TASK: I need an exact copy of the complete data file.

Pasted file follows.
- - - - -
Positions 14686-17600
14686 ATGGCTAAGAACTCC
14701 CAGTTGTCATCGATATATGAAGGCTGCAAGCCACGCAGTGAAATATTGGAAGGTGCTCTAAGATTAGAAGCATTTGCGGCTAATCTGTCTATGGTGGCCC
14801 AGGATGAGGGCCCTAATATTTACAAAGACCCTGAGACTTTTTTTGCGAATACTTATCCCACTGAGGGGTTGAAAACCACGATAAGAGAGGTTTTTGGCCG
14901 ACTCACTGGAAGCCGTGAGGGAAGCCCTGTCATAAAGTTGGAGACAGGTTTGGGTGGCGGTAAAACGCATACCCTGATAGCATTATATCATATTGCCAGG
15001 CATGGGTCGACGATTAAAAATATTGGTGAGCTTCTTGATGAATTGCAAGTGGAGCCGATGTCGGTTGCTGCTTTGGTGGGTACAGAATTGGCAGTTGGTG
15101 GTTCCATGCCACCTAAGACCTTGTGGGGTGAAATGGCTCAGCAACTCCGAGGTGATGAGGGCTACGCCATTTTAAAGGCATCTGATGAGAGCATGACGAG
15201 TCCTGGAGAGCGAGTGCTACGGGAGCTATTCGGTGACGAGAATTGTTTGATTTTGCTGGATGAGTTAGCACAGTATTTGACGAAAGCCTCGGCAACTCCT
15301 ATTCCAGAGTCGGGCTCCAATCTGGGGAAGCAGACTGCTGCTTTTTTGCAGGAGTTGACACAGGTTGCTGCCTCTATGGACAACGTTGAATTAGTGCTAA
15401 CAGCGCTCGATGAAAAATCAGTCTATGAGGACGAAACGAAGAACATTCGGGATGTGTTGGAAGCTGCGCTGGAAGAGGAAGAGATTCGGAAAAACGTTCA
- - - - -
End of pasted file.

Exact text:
Positions 14686-17600
14686 ATGGCTAAGAACTCC
14701 CAGTTGTCATCGATATATGAAGGCTGCAAGCCACGCAGTGAAATATTGGAAGGTGCTCTAAGATTAGAAGCATTTGCGGCTAATCTGTCTATGGTGGCCC
14801 AGGATGAGGGCCCTAATATTTACAAAGACCCTGAGACTTTTTTTGCGAATACTTATCCCACTGAGGGGTTGAAAACCACGATAAGAGAGGTTTTTGGCCG
14901 ACTCACTGGAAGCCGTGAGGGAAGCCCTGTCATAAAGTTGGAGACAGGTTTGGGTGGCGGTAAAACGCATACCCTGATAGCATTATATCATATTGCCAGG
15001 CATGGGTCGACGATTAAAAATATTGGTGAGCTTCTTGATGAATTGCAAGTGGAGCCGATGTCGGTTGCTGCTTTGGTGGGTACAGAATTGGCAGTTGGTG
15101 GTTCCATGCCACCTAAGACCTTGTGGGGTGAAATGGCTCAGCAACTCCGAGGTGATGAGGGCTACGCCATTTTAAAGGCATCTGATGAGAGCATGACGAG
15201 TCCTGGAGAGCGAGTGCTACGGGAGCTATTCGGTGACGAGAATTGTTTGATTTTGCTGGATGAGTTAGCACAGTATTTGACGAAAGCCTCGGCAACTCCT
15301 ATTCCAGAGTCGGGCTCCAATCTGGGGAAGCAGACTGCTGCTTTTTTGCAGGAGTTGACACAGGTTGCTGCCTCTATGGACAACGTTGAATTAGTGCTAA
15401 CAGCGCTCGATGAAAAATCAGTCTATGAGGACGAAACGAAGAACATTCGGGATGTGTTGGAAGCTGCGCTGGAAGAGGAAGAGATTCGGAAAAACGTTCA